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Monopoly - Supply vs Demand

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MarkJindra
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Joined: 01/24/2014

So I was thinking about the recent proposal in Seattle for rent control. And while looking into how this might effect the cost of rent in this fair city I ran across an article that detailed how Seattle's rent increased by 6,5% last year. And how cities like San Francisco, which has rent control, increased by 13.5%. An added consequence of the rent control is a linkage fee. This is a $22 per square foot cost to developers that is used to build affordable housing. In the end new rental buildings will have to absorb that linkage fee which in turn drives up rent.

This then led me to thinking about how I might create a game economy based on Monopoly but with a rent control/linkage mechanism.

Then it hit me. In monopoly as I build more houses and eventually hotels the cost I have to pay when I stop on the property "rent" increases with the number of houses. Since when does an increase supply but no increase in demand ever resulted in higher cost to the consumer? It seems to me that in fact if there were more houses or hotels I would need to drive the price down in order to get people to stay at my establishment over another.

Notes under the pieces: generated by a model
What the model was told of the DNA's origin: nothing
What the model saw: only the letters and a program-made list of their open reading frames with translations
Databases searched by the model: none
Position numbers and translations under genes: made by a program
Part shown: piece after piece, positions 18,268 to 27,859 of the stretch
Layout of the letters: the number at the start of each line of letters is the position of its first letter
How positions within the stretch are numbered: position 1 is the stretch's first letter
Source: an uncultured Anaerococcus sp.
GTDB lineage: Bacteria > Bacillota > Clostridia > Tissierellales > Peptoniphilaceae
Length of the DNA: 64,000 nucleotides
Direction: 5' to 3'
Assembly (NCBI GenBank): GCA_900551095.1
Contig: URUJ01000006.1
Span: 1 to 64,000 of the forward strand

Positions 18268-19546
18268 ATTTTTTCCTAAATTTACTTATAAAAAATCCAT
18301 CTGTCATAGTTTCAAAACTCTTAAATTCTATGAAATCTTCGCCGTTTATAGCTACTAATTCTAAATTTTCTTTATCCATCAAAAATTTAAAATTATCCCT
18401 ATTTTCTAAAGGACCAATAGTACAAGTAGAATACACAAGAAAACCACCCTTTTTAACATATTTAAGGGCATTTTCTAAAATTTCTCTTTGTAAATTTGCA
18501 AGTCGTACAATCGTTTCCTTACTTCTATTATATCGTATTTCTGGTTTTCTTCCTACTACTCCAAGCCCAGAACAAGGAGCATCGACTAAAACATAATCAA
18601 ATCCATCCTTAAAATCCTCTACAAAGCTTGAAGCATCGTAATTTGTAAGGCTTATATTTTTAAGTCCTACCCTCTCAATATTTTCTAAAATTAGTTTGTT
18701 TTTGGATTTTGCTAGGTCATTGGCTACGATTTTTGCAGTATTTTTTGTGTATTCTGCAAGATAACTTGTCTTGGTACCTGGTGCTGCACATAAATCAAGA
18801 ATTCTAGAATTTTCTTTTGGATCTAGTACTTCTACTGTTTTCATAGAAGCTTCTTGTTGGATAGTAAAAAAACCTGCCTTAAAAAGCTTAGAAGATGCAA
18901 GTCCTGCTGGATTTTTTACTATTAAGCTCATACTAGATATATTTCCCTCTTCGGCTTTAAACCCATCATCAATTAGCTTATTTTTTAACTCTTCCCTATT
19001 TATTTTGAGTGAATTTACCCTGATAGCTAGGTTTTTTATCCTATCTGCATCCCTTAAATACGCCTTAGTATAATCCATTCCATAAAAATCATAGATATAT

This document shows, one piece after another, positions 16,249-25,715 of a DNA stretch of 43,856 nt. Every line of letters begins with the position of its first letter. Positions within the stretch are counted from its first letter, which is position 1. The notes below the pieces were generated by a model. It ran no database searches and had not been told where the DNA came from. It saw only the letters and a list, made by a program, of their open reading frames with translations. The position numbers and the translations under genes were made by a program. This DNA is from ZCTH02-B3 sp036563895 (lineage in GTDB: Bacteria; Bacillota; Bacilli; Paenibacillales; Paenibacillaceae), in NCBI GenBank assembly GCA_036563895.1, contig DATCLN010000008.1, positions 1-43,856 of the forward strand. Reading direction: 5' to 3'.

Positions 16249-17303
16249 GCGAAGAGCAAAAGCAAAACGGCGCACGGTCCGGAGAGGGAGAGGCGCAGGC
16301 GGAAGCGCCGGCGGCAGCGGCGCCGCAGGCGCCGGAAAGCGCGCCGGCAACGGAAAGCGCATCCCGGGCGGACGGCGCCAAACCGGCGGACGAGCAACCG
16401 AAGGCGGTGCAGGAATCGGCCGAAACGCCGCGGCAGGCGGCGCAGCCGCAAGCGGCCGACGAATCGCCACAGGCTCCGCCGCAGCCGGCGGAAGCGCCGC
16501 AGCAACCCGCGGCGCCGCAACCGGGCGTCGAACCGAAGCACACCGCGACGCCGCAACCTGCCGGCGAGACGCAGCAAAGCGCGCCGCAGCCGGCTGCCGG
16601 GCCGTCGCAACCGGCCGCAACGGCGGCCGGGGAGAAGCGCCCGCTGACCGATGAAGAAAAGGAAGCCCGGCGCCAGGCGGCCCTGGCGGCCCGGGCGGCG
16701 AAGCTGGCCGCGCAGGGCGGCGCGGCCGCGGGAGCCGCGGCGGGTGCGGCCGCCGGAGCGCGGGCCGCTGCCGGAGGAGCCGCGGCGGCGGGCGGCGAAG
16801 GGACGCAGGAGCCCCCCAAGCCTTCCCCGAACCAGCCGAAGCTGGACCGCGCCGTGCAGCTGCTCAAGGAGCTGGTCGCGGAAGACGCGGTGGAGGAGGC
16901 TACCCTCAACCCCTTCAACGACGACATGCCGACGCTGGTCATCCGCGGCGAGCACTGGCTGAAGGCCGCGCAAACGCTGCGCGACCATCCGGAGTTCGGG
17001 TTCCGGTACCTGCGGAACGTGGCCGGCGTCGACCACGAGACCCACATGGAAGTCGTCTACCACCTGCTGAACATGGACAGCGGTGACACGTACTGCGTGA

Players of Monopoly are essentially forced into paying to stay at a property just because they happened to stop there.

Can you imagine Monopoly with linkage? You could build houses but if you wished to "upgrade"to a hotel then you would need to pay a linkage fee that would go to the player who has the least houses so that they can in turn create more houses.

Can anyone think of a game where players can choose to stay somewhere and the price actually follows the real world economy and goes down when supply goes up and demand goes down or remains unchanged?

Or can you think of a game that uses a tax or linkage fee as a catch-up mechanism so that the leaders pay to keep the players that have fallen behind in the game?

Thoughts?

AzemOcram
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Joined: 06/04/2015
I never thought about

I never thought about incorporating that into a board game. I am currently taking an online summer class for Microeconomics where I am learning about the negative impact of price controls. I think that rent control might play an interesting role as a random chance event (probably from a card) for my WIP game, City Landlords. Now that I think about it, a minimum wage hike, a pollution tax, and a sales tax might all be interesting random chance events for my game.

I can think of implementing rent control the following way: all residential properties on districts besides the last 4 color groups have reduced rent income to be capped at 1 unit (multipled by the number of units) of the most expensive district of the cheapest district group (which is brown). The last 4 (red, yellow, green, and blue) have unaffected rent but increased construction prices for residential.

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